Immune-enhancing nutrients include arginine (an amino acid found in most protein-rich foods, including poultry, fish and dairy products) and omega-3 fatty acids (found in a variety of fish and fish oils). Ask your doctor if Abbott's Ensure Surgery Immunonutrition Shake is right for your recovery – it contains both of these ingredients to support immune health and recovery from surgery.

"In addition to focusing on your nutrition, another priority after surgery is to get moving, once you're given the green light from your doctor," says Abby Sauer, MPH, RD, a registered dietitian with Abbott. "It's also critical to get adequate nutrition, especially protein, before and after surgery to help protect your muscles and support your recovery."

Make sure to ask your physician about what's right for you and come up with a game plan for both before and after surgery, so you can get back on your feet. Recommended nutritional and recovery plans may differ depending on your operation. Learn more here about Abbott's Ensure Surgery Bundle.

1. Centers for Disease Control and Prevention (CDC), NCCHS; 2010. Available at Last accessed 22 Oct 2019.
2. Marik PE, et al. JPEN J Parenter Enteral Nutr. 2010;34(3):378-386.
3. Drover JW, et al. J Am Coll Surg. 2011;212(3):385-399.e1.
4. Marimuthu K, et al. Ann Surg. 2012;255(6):1060-1068.
5. Hausel J, et al. Anaesth Analg. 2001;93:1344-1350.
6. Canbay Ö, et al. Int Urol Nephrol. 2014;46(7):415-421.
7. Singh BN, et al. Surg Endosc. 2015;29(11):3267-3272.
8. Ljungvist O, et al. Clin Nutr. 2001;20(Supplement 1):167-171.

Recovering from Surgery: Nutrition for Surgical Wound Healing

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We're all different. But we're all made up of 99.9% of the same DNA, meaning our bodies aren't so different after all. In fact, we need many of the same elements to function. This is especially true with nutrition for wound healing.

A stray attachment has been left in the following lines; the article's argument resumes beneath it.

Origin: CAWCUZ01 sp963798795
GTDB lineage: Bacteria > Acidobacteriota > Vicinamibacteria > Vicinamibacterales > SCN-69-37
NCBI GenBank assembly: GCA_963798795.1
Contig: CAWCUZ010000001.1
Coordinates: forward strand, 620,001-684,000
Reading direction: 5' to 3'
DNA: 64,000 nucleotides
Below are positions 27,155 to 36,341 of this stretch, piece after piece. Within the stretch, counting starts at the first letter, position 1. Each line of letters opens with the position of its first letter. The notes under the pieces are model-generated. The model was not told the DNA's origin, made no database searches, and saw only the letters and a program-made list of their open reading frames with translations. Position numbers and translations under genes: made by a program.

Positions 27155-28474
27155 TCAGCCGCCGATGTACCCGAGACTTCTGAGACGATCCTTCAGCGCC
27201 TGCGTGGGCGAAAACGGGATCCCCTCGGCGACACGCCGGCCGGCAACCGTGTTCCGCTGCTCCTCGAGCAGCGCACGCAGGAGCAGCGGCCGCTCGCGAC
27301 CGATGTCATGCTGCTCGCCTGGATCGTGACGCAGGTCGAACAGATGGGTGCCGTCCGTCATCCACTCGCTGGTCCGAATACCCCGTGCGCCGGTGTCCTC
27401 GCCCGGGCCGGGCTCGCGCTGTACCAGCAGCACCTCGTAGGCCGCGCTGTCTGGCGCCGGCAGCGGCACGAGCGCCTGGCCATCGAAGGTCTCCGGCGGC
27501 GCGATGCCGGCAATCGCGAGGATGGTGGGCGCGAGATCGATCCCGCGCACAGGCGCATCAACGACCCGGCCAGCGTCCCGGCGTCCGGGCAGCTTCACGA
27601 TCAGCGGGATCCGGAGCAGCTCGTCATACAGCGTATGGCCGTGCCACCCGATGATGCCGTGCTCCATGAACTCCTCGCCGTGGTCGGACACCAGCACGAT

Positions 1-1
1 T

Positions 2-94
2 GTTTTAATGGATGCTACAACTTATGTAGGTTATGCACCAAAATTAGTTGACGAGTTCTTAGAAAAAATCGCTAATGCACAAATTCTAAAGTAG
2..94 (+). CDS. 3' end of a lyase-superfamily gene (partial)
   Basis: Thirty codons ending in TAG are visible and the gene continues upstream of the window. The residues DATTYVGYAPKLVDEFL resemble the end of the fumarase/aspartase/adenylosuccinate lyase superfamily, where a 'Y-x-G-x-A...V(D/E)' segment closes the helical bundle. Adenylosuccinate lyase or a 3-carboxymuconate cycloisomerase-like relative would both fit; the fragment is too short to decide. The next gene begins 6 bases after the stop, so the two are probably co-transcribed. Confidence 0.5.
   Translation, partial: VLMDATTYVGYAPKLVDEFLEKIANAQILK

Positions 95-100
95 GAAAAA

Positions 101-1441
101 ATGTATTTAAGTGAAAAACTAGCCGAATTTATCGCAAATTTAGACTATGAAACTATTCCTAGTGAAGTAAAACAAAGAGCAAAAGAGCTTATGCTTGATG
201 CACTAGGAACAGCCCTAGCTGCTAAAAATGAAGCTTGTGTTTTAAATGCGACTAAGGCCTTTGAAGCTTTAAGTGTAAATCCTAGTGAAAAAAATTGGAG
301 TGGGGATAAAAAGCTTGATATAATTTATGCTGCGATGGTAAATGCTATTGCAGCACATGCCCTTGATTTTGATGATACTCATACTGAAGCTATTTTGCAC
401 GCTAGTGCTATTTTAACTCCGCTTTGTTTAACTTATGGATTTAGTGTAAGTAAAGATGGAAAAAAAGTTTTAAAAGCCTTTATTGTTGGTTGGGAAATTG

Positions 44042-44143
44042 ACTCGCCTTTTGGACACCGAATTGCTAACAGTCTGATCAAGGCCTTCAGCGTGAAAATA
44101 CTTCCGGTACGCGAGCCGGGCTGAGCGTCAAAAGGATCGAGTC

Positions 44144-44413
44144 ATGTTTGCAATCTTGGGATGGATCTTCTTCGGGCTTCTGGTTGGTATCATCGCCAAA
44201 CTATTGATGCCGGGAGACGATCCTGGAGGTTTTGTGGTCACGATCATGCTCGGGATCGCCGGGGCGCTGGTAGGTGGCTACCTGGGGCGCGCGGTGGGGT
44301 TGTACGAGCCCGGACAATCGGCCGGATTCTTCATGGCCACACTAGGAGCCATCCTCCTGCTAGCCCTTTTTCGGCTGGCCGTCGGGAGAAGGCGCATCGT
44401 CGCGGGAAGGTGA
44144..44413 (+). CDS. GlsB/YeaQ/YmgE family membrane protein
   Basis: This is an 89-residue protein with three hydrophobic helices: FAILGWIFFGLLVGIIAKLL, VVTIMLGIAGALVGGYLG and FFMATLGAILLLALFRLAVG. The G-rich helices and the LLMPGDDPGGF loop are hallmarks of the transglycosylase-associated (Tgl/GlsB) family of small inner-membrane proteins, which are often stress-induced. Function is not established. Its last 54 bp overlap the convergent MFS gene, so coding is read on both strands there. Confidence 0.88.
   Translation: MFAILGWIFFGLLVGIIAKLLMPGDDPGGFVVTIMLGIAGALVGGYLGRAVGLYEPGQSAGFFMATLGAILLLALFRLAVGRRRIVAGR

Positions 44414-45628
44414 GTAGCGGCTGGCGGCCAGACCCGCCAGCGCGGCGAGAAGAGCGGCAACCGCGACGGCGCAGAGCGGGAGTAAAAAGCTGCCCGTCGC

Poor nutrition is just one factor that can delay wound healing. Age, as well as health conditions, such as diabetes or cancer, malnutrition, and cardiovascular issues can further impact healing. Soft-tissue infections and medications can also contribute to delayed wound healing. 

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Wound Healing Support Through Nutrition

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Each person  is unique, so it makes sense that the wound healing rate would vary from one person to another. But for nutritionally at-risk individuals, especially those with underlying health issues such as cancer, diabetes and other chronic conditions, the wound healing process after injuries and surgeries may not proceed as expected.  

If this sounds like you, don't panic. “With the right nutrition, you can support your recovery and overall healing process”, says Jeff Nelson, associate research fellow at Abbott. We sat down with him to discuss some health conditions that can affect wound healing and why nutrition should be part of your care plan. 

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Nutrition to help your body prepare and recover